Final plans for a Fenrother windfarm will go on show to the public next week.
Energiekontor UK will hold an exhibition on Tuesday to present details of its bid to erect five turbines to the north of the hamlet, just south of Longhorsley.
The company is facing fierce opposition from locals to the plans, but it says the site is in an area of search for windfarms and is not classed as green-belt land, nor designated as a wildlife protection area or sensitive landscape.
It argues that the turbines could generate power for up to 7,623 homes and will be sited at least 800m away from homes.
The exhibition will give residents a chance to see artists’ impressions of the windfarm.
However, Dr James Lunn, who is Chairman of the Fight Fenrother and Longhorsley Windfarm Group, has criticised the energy company for a lack of publicity about the exhibition, the timing of the event and its choice of location in Tritlington First School.
He said: “This is the community’s chance to see what is being proposed for the area. These are going to be structures that are going to be visible, by the company’s own admission, up to 25 miles away. We feel the company is not trying to make people aware of how bad things are going to become if these turbines are put in place.
“It has done all it can to give as little notice as possible and inform the least number of people as possible about this exhibition, but still continues this charade of public engagement.”
Dr Lunn said previous exhibitions had attracted most people when held in Longhorsley Village Hall.
He added: “We have leafletted about 500 homes to tell people this exhibition is going on. It is being held in the venue that had the least number of people attending when the exhibitions were held in October, at a time when people coming from work won’t be able to get there. We asked the company to have it on a weekend and offered to hold it in a different location, but that has been declined.”
Energiekontor UK Project Manager Sam Dewar said the company had tried to book Longhorsley Village Hall for the exhibition, but it was unavailable and the Tritlington venue was the only other option.
“We did look at Longhorsley Village Hall, but the main hall was being used. The annexe was available, but it wouldn’t be big enough for the amount of people we are expecting.
“That and Tritlington First School were the only two available venues in close proximity to the site and the school has been very good in the past. There is parking available and you can’t really get any closer to the site,” he said.
“In addition to a press release about the exhibition, we have sent posters to six or seven parishes, we have advertised it at Longhorsley school, we updated our website and we emailed the ward councillors.”
He added: “We actually didn’t need to do this exhibition, but we felt as a courtesy we would do that to enable some of the more elderly residents to see some visualisations before we go to planning
“It allows people to get a first look at it before we put in a planning application. On Tuesday, they are going to see information that members of the public wouldn’t normally see until August when the application has been validated.”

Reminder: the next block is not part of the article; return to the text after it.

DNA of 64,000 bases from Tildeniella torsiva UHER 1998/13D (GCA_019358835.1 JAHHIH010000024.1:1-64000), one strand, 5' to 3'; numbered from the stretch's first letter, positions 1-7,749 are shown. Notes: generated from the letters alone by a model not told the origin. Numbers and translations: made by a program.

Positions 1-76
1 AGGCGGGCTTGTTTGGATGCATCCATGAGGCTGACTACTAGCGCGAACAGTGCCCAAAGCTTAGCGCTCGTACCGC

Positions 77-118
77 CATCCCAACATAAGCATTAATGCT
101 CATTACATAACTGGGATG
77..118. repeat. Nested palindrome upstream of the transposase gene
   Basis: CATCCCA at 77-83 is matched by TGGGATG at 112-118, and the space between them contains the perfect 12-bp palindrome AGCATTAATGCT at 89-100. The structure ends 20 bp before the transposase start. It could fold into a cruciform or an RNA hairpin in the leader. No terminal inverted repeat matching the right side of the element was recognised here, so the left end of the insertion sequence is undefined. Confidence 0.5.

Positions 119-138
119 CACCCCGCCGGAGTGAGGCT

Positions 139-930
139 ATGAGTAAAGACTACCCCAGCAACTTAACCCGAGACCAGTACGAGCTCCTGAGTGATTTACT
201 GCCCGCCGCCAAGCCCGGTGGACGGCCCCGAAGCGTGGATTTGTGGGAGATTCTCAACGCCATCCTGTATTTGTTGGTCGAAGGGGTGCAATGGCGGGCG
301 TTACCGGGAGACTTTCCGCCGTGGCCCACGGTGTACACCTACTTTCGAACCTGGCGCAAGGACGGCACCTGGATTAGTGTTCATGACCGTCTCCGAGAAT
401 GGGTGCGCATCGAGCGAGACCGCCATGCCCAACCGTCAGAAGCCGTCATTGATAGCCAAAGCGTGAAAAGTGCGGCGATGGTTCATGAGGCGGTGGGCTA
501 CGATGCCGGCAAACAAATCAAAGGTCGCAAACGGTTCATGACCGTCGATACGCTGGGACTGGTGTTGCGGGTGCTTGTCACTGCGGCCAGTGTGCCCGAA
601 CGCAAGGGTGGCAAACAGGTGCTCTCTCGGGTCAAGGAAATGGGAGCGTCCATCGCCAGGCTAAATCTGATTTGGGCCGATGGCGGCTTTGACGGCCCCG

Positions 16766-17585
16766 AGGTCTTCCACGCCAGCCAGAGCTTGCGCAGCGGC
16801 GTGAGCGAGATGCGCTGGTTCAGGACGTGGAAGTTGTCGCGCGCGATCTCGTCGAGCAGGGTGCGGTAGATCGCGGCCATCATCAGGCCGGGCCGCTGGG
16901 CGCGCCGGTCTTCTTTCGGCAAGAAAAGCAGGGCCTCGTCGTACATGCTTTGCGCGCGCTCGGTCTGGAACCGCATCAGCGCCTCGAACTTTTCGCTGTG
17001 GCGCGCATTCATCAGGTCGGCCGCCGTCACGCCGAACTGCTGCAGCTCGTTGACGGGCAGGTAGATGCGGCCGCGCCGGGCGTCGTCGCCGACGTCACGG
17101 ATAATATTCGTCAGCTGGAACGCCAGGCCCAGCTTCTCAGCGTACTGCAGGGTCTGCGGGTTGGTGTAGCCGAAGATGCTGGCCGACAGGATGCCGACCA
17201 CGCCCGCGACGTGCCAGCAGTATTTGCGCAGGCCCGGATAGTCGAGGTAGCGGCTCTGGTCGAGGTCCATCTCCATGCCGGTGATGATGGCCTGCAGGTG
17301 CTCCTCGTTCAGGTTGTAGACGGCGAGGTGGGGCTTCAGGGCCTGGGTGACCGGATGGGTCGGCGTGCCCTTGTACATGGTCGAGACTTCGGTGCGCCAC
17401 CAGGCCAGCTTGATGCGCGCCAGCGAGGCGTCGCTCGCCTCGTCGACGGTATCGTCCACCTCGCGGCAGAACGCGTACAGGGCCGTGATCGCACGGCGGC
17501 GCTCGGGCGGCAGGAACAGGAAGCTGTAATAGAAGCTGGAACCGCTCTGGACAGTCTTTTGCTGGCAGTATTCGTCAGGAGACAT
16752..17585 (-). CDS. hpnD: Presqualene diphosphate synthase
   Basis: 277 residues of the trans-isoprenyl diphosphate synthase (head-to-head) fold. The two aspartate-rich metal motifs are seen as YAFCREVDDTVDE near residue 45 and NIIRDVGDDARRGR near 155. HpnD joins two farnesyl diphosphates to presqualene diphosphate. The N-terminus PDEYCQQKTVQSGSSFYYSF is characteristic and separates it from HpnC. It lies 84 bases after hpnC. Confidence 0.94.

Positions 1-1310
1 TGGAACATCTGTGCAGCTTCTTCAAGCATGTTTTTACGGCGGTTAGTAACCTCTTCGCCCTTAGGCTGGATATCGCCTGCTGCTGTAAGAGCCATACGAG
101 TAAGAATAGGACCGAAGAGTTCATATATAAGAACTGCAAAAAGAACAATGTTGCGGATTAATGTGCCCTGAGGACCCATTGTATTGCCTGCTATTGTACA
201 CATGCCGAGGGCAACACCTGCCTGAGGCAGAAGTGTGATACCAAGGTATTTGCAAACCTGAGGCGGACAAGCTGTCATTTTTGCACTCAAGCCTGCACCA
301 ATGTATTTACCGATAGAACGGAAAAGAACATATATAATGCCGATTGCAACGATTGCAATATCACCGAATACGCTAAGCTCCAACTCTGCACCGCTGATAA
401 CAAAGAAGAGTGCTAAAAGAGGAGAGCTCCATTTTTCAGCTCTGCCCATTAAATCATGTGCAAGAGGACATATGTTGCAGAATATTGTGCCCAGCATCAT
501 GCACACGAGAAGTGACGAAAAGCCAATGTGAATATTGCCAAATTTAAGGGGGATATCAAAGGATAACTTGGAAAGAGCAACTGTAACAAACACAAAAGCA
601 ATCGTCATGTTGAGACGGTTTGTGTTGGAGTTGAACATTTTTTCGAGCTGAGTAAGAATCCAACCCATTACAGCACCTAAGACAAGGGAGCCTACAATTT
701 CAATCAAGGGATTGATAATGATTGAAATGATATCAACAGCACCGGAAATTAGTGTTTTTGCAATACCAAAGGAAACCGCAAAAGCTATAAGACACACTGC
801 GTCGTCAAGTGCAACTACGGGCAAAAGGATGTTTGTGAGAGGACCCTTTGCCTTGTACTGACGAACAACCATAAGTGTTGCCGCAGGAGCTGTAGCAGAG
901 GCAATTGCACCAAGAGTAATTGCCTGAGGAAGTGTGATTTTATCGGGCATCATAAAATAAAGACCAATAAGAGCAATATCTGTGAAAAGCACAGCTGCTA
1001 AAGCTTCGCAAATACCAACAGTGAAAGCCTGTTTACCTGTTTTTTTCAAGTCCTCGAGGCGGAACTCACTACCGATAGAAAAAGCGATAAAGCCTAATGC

Energiekontor reported that 70 per cent of the people who filled in feedback forms at the previous exhibitions were opposed to the windfarm proposal, 21 per cent were in support and nine percent were unsure.
However, the action group says an exit poll showed 79 per cent were against the turbines, with just five percent in support and 16 per cent undecided.
A petition of more than 260 names has been collected against the plans, while the group has received donations from as far afield as Hampshire and the Shetland Isles to support its campaign.
Members say the windfarm would destroy the rural landscape, harm wildlife and bat populations and cause road safety issues as drivers would be distracted. Dr Lunn said one resident has already been told his home would be devalued by around £400,000 if the scheme goes ahead, and the group has commissioned an expert to report on potential health implications.
The exhibition will be held at Tritlington First School on Tuesday, from 5pm to 8pm.
• A SERIES of public exhibitions are taking place to show the details for a proposed windfarm site on the disused Tranwell Airfield.
The Wind Ventures plans for four turbines up to 126m to tip height would have an installed capacity of up to 12 Megawatts (MW) and the potential to generate enough electricity to power 6,300 homes.
Members of the project team will be on hand to answer questions and there will be various displays, including photomontages which show how the proposed wind farm would appear from different viewpoints.
The company expects to lodge a planning application with Northumberland County Council before the end of 2012.
The exhibitions form part of its consultations with residents and local parish councils, which also include a newsletter, a project website, and meetings.
Project Manager Daniel Baird said: “In April, a meteorological mast was erected on the site which is collecting data to be used in the design of the windfarm.
“We are now holding a series of public exhibitions in Stannington, Mitford and Morpeth. These events are very important as local knowledge can help us to ensure that any windfarm on Tranwell Airfield sits well within the surrounding area.
“We are also keen to hear from people about local projects that may be suitable for support from the windfarm’s community trust fund.”
The exhibitions are taking place in Whitehouse Farm Centre, Stannington, today between 4pm and 8pm, Mitford Community Centre tomorrow (Friday) from 4pm to 8pm and Morpeth Town Hall on Saturday between 10am and 2pm.
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